Whatever the individual virtues of Gen. Robert E. Lee or hundreds of thousands of Confederate soldiers when it came to courage on the battlefield, they took up arms against their country to perpetuate slavery. Taking down their statues is the right thing to do.
In 1869, the president of Washington College was invited to Gettysburg. The Battlefield Memorial Association wanted his help in erecting granite memorials to mark the “positions and movements of the armies” during the great Civil War battle of six years before.
Robert E. Lee declined.
“I think it wiser … not to keep open the sores of war,” he wrote, “but to follow the examples of those nations who endeavoured to obliterate the marks of civil strife and to commit to oblivion the feelings it engendered.”
New Orleans has come around to the general’s point of view. The City Council voted in December 2015 to take down three statues of Confederate heroes — Lee, President Jefferson Davis and Gen. P.G.T. Beauregard — and an obelisk that honored an 1874 uprising by the Crescent City White League against the Reconstruction-era state government. Lee was the last of the four to be removed, plucked by a crane on May 19 from his 68-foot pedestal. He had towered over the circle named for him for 133 years, enshrined there almost two full decades after his surrender at Appomattox.
“The Civil War is over; the Confederacy lost, and we are better for it,” Mayor Mitch Landrieu was quoted as saying in the New Orleans Advocate. “To literally put the Confederacy on a pedestal in our most prominent places of honor is an inaccurate recitation of our full past, it is an affront to our present, and it is a bad prescription for our future.”
The few who protested the removals disagreed, some arguing that the city was trying to erase history or their heritage. But New Orleans is right on the history and the heritage the statues represent. Whatever the individual virtues of Lee or hundreds of thousands of Confederate soldiers when it came to courage on the battlefield, whatever the sacrifices and burdens they bore, they took up arms against their country. More than more than 600,000 Americans died in the process. All to perpetuate slavery. Whether that was why they enlisted, whether or not they owned slaves, that’s what they were defending. On this point the Confederacy’s founders were unequivocal.
Article I, Section 9(4), of their Constitution states: “No bill of attainder, ex post facto law, or law denying or impairing the right of property in negro slaves shall be passed.”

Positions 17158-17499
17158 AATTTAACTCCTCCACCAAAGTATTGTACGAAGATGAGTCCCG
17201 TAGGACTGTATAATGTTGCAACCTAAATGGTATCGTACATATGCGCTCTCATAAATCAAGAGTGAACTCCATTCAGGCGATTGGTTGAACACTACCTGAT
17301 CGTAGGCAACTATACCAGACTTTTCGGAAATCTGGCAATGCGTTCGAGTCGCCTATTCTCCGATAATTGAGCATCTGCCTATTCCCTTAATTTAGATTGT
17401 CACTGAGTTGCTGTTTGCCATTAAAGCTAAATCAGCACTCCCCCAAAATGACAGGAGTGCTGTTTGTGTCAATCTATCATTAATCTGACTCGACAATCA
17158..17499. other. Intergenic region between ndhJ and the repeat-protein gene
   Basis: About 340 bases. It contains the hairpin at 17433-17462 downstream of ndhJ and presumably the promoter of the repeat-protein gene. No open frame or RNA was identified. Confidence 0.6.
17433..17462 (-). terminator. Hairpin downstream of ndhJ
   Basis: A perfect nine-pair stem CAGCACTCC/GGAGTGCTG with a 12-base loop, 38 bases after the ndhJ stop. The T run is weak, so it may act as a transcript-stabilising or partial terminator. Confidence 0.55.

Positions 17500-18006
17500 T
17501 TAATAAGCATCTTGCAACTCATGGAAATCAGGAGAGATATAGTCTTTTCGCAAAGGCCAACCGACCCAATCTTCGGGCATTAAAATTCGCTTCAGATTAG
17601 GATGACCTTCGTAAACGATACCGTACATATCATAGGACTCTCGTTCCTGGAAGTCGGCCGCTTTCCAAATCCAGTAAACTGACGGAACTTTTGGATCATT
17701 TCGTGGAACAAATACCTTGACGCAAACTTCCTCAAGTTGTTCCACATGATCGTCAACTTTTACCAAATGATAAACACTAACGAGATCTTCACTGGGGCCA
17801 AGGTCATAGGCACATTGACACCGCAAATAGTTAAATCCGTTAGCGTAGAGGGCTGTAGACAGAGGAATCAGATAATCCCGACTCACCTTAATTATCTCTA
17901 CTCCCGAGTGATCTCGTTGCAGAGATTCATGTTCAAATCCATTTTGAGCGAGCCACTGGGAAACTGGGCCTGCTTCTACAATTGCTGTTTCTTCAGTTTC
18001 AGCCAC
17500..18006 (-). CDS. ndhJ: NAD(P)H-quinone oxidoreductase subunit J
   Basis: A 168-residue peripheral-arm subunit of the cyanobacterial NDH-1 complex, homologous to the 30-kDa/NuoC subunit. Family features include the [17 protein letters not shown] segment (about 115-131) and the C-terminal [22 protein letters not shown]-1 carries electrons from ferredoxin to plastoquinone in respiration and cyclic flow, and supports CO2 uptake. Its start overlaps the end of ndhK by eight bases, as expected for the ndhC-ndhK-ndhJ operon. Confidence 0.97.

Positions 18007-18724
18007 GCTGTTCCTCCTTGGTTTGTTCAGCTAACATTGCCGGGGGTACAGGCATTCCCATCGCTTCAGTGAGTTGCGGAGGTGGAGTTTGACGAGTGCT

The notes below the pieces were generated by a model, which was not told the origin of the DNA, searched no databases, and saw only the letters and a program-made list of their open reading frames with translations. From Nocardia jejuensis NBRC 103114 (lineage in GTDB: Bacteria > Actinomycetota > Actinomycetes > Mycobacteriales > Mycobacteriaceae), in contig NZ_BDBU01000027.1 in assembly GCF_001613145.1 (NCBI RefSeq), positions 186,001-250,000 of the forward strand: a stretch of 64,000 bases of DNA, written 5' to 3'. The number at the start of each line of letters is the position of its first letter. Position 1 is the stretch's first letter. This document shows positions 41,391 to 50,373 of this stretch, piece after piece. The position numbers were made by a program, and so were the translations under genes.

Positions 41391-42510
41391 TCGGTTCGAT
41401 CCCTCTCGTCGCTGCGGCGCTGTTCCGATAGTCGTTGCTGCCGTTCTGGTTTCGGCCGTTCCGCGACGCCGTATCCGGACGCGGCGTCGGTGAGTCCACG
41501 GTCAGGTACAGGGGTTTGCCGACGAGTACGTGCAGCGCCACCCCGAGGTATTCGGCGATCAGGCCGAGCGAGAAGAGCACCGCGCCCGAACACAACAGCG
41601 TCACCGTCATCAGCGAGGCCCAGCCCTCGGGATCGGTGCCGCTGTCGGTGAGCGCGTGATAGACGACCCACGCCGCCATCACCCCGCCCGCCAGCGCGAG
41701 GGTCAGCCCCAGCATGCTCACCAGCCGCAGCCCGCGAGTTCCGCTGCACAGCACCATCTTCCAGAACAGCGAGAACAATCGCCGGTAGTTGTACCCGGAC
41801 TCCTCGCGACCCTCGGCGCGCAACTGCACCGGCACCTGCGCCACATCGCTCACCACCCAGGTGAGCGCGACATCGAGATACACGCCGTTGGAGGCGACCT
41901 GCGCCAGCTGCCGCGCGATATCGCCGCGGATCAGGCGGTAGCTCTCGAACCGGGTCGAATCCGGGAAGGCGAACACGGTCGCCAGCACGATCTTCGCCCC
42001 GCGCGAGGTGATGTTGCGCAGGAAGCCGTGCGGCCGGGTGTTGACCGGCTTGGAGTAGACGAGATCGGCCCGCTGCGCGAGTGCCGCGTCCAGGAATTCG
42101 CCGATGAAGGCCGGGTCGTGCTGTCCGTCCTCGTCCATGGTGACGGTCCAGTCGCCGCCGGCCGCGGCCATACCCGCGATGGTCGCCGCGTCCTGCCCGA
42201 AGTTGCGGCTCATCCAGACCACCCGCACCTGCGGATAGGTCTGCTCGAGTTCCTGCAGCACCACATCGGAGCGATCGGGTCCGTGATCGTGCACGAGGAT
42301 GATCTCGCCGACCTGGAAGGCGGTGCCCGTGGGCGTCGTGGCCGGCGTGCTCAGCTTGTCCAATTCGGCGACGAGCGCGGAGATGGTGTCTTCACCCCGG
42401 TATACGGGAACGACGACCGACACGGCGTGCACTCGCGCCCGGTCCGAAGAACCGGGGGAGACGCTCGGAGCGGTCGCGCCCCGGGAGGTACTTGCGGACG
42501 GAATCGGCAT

Their vice president, Alexander Stephens, declared in his infamous “Cornerstone” speech of March 1861: “Our new government is founded … its foundations are laid, its cornerstone rests, upon the great truth that the negro is not equal to the white man; that slavery subordination to the superior race is his natural and normal condition. This, our new government, is the first, in the history of the world, based upon this great physical, philosophical, and moral truth.”
There is nothing to defend or celebrate there, not now and not in 1884 when Lee’s statue went up in New Orleans. How, then, were he, Davis, and countless other Confederates honored in hundreds of places across the country they tried to destroy? David W. Blight wrote of the postwar drive for unity among whites North and South, and how that took precedence over hopes for a new birth of freedom, in his 2001 book, “Race and Reunion: The Civil War in American Memory.”
“Three overall visions of Civil War memory collided and combined over time: one, the reconciliationist vision, which took root in the process of dealing with the dead from so many battlefields, prisons, and hospitals … ; two, the white supremacist vision, which took many forms early, including terror and violence, locked arms with reconciliationists of many kinds, and by the turn of the century delivered the country a segregated memory of its Civil War on Southern terms; and three, the emancipationist vision, embodied in African Americans’ complex remembrance of their own freedom, in the policies of radical Reconstruction, and in the conceptions of the war as the reinvention of the republic and the liberation of blacks to citizenship and Constitutional equality.
“In the end this is a story of how the forces of reconciliation overwhelmed the emancipationist vision in the national culture, how the inexorable drive for reunion both used and trumped race.”
Frederick Douglass remained true to the emancipationist vision, never losing hope despite the setbacks he witnessed. In a Memorial Day speech 140 years removed from this weekend, he said:
“There was a right side and a wrong side in the late war, which no sentiment ought to cause us to forget, and while today we should have malice toward none, charity toward all, it is no part of our duty to confound right with wrong, or loyalty with treason. …
“Though freedom of speech and of the ballot have for the present fallen before the shotguns of the South, and, the party of slavery is now in the ascendant … (t)he heart of the nation is still sound and strong, and … patriotic millions … will stand as a wall of fire around the Republic, and in the end see Liberty, Equality and Justice triumphant.”
This month New Orleans made its stand, choosing “to obliterate the marks of civil strife.” Others have taken a different path. In 1996, Richmond, Va., made a statement without tearing anything down. After much debate, the city added a memorial of a modern-day hometown hero — African-American tennis great Arthur Ashe — to its Monument Avenue, a boulevard long dominated by Confederate icons. Those statues — and the history they represent — remain, but Ashe, like most Americans today, has his back to them, eyes fixed on a more hopeful future.